Feel good about your information and become a local news champion today

Coun. George Chahal says province ‘resorting to dog whistle politics’ on police funding issue

Calgary city councillor George Chahal took aim at Alberta’s justice minister, after the latter’s comments in a recent opinion column in a local newspaper.

In Calgary Sun columnist Rick Bell’s Friday piece, Alberta Justice Minister and Solicitor General Kaycee Madu is quoted as saying Calgary city council is trying to “confuse the public” because citizens are not on board with the Calgary Police Service reallocation of funds.

In the City of Calgary’s recent Citizen Satisfaction Survey, 41 per cent of respondents wanted the city to invest more in the Calgary Police Service. That number was down 13 per cent from the Fall 2019 survey.

In that survey, 87 per cent of respondents also perceived Calgary as a safe place to live. With that said, 92 per cent said crime has increased (33 per cent) or stayed the same.

Respondents also rated the Calgary Police Service as the fourth most important service. That’s behind the Calgary Fire Department, Calgary 9-1-1 and quality drinking water.

The province, including Minister Madu, have been very vocal about problems they have with a change in the Calgary police budget.

Last year, however, the province made changes to the portion of fine revenue it collects. That left the Calgary police $13 million short, according to Calgary police Chief Mark Neufeld’s estimate at the time.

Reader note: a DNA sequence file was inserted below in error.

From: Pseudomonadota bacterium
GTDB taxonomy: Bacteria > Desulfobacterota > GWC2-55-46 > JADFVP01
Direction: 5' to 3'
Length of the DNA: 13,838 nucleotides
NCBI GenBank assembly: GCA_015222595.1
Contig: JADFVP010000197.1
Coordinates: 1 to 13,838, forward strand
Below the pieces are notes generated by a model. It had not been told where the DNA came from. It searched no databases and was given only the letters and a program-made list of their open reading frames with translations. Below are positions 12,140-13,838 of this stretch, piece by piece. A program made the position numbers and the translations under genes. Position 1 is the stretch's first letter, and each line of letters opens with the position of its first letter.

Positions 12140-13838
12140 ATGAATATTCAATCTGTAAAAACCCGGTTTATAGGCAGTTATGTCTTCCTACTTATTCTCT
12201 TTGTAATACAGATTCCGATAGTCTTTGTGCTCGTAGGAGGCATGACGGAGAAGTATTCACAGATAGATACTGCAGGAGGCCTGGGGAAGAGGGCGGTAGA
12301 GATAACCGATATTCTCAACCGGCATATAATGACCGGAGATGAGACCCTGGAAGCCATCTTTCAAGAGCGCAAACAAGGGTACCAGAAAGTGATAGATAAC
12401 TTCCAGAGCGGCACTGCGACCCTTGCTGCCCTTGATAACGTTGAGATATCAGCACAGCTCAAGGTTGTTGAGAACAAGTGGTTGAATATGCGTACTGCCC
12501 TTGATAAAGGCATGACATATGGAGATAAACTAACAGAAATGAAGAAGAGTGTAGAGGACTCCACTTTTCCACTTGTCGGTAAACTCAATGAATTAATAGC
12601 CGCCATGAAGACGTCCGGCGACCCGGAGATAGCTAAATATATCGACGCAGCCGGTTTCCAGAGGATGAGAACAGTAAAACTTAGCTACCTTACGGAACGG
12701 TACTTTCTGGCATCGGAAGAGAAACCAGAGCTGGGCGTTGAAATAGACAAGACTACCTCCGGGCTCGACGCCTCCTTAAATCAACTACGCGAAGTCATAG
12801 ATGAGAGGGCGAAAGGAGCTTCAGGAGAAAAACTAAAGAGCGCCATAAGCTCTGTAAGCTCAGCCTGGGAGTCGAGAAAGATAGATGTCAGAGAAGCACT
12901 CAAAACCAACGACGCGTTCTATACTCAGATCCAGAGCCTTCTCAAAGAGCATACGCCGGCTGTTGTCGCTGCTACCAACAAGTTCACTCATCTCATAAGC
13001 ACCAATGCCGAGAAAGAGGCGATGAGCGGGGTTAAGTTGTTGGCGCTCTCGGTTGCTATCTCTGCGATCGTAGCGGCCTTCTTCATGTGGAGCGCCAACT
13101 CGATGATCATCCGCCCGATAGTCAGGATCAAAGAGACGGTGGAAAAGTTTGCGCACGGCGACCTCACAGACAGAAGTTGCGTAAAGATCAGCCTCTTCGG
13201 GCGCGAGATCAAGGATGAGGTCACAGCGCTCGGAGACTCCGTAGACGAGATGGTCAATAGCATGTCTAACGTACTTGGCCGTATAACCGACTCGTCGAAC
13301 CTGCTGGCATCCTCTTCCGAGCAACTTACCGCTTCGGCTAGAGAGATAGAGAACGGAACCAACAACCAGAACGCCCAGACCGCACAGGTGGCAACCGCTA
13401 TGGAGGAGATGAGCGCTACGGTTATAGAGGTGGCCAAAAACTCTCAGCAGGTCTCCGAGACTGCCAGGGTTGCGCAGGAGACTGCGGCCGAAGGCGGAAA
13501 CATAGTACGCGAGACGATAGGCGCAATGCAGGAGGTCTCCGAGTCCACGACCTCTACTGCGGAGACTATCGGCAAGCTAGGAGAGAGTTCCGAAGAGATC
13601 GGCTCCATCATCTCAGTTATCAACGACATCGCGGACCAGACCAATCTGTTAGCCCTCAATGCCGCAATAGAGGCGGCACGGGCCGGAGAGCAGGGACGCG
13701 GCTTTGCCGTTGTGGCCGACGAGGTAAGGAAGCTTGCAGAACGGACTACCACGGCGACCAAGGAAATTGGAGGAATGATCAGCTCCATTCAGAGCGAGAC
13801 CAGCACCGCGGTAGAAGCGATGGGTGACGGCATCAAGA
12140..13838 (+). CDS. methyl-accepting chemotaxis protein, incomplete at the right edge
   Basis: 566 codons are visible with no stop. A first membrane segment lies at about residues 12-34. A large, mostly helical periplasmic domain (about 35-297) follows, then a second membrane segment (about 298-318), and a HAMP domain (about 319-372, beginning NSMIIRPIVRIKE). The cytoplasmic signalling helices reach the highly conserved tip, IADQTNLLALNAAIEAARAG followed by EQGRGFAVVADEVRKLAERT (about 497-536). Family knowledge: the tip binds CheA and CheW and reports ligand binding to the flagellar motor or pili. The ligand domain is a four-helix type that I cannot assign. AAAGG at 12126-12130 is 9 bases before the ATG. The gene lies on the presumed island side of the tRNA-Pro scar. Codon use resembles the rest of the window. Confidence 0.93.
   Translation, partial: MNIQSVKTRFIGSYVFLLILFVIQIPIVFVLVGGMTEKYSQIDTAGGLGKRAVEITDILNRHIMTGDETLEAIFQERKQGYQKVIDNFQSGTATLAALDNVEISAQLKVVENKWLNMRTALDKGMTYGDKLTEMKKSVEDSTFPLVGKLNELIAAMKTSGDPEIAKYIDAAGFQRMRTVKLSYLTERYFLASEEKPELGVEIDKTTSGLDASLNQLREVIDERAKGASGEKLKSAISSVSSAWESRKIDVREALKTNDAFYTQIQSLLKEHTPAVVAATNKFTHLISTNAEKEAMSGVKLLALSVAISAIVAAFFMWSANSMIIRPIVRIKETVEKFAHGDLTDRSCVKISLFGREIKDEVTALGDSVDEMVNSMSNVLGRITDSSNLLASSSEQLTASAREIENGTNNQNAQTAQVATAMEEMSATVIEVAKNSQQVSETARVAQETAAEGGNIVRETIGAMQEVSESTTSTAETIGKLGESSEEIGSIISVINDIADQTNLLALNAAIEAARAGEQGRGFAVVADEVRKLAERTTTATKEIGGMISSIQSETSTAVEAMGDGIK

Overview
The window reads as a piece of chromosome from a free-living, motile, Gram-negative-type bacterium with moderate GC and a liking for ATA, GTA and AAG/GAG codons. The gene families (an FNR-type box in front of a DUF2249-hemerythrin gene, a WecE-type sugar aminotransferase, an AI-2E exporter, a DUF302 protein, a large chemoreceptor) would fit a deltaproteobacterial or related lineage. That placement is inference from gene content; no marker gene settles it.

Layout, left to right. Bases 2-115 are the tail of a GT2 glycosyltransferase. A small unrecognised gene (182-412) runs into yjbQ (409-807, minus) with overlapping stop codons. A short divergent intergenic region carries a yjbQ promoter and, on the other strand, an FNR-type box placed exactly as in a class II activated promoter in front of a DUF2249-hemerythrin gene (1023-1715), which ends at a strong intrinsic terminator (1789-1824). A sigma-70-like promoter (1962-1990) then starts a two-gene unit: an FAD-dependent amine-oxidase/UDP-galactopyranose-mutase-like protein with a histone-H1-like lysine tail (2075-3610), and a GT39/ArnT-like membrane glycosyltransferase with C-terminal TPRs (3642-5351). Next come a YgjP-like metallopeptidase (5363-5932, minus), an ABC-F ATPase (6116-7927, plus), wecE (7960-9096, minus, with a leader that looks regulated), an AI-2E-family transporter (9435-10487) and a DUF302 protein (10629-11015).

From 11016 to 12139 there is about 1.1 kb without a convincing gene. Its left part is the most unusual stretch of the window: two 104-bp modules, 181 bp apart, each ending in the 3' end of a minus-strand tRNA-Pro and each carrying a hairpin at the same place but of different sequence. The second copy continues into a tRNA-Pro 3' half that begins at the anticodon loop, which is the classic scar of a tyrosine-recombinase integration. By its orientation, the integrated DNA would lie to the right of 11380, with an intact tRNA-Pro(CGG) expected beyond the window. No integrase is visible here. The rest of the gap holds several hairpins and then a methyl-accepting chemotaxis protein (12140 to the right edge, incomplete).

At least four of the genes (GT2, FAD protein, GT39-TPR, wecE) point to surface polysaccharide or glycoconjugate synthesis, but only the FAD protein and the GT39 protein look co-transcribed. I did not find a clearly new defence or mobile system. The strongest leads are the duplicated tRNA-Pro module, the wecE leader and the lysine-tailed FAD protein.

‘Lack of judgment’

In a release issued Wednesday morning, Ward 5 Coun. George Chahal, recently appointed to the Calgary Police Commission and chair of the city’s public safety task force, said he was astonished by Minister Madu’s “astonishing lack of judgment” in making those remarks in the paper.

“Since his election in 2019 and is appointment as Minister, (Madu) has repeatedly demeaned Albertans while making no effort towards constructive and unbiased engagement,” Chahal said.

“He demonstrates total disregard and disrespect for those with differing opinions.”

Chahal said he believes that as justice minister – the province’s chief law enforcement officer – empathy, compassion and seeing all Albertans equal before the law is important.

“The disdain expressed toward ‘activists’ is a clear expression of bias, not to mention hypocritical,” Chahal said.

Chahal went further, challenging Minister Madu to openly campaign against any councillor he “perceives as a political inconvenience and let Calgarians pass judgment.”

“Resorting to dog whistle politics to deflect from government failures might be good strategy, but I believe Calgarians are more thoughtful than the Minister gives them credit for,” Chahal said.